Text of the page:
10/19/2011 08:25 am ET | Updated Dec 19, 2011

Master The Art Of Blending Scotch At Glengoyne Distillery

"Too much of anything is bad, but too much of good whiskey is barely enough." -- Mark Twain

If you're one of those Scotch geeks that swears by having a wee drink every now and again, you may have already made the pilgrimage to the motherland. Chances are you've visited at least a few of Scotland's 100 plus whiskey distilleries. You probably know that if the snifter in front of you smells of peat and salt air it comes from the isle of Islay, if it's uber sweet it's probably from Speyside and if there's fruit and smoke, it's likely a single malt from the Highlands.

Now, thanks to the Glengoyne Distillery near Loch Lomond in the Scottish Highlands, 15 minutes north of Glasgow, you can extend your whiskey education even further. This prestigious distillery invites whiskey pilgrims in for one of six classes in learning how to blend scotch. They call it "getting inside the barrel."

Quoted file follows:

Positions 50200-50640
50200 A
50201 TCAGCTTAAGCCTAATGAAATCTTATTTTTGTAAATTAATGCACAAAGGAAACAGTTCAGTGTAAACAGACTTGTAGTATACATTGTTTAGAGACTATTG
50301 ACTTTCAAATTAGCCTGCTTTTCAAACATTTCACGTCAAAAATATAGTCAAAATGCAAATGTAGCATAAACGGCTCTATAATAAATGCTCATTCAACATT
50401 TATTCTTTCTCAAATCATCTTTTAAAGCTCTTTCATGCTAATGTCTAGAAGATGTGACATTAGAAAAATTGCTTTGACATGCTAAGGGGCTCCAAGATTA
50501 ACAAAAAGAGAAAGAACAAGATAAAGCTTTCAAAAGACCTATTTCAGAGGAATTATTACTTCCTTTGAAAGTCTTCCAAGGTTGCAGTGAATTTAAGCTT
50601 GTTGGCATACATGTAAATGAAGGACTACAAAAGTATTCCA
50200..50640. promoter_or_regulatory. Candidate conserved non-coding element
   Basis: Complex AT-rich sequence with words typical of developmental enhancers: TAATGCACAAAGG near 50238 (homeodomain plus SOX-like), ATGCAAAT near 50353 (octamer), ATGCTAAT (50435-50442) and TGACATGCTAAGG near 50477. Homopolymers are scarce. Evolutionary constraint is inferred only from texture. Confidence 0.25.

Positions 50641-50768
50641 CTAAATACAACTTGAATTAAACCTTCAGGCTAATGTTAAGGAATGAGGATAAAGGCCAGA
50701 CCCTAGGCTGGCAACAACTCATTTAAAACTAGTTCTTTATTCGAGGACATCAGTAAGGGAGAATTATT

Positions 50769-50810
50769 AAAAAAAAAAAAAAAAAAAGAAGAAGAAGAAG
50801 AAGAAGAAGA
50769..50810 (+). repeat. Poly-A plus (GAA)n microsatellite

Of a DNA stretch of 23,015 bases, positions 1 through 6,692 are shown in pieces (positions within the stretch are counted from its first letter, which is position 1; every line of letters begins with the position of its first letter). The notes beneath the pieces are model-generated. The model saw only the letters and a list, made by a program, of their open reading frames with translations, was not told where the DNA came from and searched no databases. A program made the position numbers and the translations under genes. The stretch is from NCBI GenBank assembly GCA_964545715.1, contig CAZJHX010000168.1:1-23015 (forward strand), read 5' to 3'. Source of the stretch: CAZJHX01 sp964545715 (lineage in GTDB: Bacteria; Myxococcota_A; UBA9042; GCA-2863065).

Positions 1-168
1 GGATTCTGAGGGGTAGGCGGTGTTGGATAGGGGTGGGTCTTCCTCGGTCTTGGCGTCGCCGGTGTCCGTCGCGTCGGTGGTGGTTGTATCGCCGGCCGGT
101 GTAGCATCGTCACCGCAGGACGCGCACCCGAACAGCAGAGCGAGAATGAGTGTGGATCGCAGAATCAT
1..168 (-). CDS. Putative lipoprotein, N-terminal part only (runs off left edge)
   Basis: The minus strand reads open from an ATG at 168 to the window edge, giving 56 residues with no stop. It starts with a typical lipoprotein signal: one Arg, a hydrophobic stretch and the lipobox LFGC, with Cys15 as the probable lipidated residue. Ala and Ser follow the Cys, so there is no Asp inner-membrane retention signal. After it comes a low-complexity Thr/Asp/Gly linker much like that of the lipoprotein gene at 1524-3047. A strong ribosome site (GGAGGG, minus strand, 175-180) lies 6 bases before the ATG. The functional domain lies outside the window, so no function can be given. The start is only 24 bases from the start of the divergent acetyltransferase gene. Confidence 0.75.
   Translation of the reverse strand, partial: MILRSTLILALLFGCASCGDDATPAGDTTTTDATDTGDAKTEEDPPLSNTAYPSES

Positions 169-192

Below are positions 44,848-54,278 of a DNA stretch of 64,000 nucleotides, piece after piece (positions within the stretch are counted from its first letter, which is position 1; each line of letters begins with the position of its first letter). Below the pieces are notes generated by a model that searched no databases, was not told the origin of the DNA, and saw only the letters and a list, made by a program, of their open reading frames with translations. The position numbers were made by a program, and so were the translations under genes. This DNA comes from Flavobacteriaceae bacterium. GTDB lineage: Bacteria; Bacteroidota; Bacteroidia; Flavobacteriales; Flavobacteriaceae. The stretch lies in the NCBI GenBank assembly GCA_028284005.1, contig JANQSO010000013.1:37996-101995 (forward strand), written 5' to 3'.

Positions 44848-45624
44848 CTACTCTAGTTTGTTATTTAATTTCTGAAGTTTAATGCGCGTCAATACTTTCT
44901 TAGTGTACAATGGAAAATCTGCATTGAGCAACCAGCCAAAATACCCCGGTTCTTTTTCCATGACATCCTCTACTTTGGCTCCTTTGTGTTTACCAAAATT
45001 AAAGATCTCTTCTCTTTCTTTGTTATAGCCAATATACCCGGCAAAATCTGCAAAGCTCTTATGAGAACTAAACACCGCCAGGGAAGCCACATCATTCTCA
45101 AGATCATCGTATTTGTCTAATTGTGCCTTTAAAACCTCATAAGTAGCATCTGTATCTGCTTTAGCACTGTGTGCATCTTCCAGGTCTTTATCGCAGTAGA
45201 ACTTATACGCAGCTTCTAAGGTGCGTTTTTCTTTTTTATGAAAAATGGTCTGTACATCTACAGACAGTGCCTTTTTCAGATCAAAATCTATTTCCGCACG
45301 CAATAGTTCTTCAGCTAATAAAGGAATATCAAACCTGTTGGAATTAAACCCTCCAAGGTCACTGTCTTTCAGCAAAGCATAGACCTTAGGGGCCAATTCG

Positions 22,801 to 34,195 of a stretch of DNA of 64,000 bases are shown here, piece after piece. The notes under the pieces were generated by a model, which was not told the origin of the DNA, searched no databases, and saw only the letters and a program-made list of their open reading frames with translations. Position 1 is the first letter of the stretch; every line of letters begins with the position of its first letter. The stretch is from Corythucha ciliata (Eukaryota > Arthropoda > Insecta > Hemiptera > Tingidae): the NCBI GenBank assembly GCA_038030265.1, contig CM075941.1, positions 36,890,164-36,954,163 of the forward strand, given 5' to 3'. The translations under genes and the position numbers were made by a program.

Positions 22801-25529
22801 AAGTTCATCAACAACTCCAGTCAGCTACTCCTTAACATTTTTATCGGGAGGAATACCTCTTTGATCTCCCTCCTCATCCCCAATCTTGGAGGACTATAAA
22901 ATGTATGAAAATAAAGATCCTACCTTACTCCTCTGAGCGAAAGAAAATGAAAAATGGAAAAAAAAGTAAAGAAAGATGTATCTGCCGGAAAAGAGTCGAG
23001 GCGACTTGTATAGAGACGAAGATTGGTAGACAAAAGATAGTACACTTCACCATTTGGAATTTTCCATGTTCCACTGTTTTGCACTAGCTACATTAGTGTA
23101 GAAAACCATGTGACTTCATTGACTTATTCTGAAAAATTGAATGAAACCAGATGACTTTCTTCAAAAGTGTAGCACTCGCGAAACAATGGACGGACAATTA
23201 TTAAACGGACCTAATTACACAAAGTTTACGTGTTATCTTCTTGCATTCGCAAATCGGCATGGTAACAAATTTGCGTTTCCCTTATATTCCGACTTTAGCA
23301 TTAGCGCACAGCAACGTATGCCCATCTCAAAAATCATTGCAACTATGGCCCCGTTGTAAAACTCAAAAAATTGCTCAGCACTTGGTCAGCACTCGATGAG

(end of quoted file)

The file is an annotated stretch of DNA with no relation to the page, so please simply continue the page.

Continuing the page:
The two-hour Master Blender class teaches stillmen wannabes how to create their own blend. Not only will you sample award-winning 17-year-old Single Highland Malts and visit the bonded warehouses, but you'll go home with your own self-made 100 ml bottle.

Or if you're ready for your PhD, sign up for the master class which includes nearly a whole day of whiskey tasting, touring, talks and personalized blending. In this class, you'll leave with a 200 ml bottle of your own making, a personalized bottle of 10-year-old Single Highland malt, a certificate and a cellar book.

In both classes, you'll visit the Sample Room with its walls lined with whiskeys at different stages of maturation, the Club Room that was designed by the hip Glascow design firm Timorous Beasties -- known for its surreal and provocative textiles and wallpapers, the firm got its name from the Robert Burns poem, "To a Mouse" -- and the Board Room, all of which used to be the Manager's House.

Although it started long before, when distilleries where illegal and hid in secret coves of the Highlands, Glengoyne Distillery has officially been making Scotch whiskey since 1833. It's just down the road from the 15th-century Duntreath Castle with its medieval stocks and dungeons, near the area where Scotland's own Robin Hood (Rob Roy) valiantly fought the British aristocracy.

Often considered "the most scenic distillery in Scotland," Glengoyne gathers its water from a 60-foot waterfall gliding down from the Campie Hills.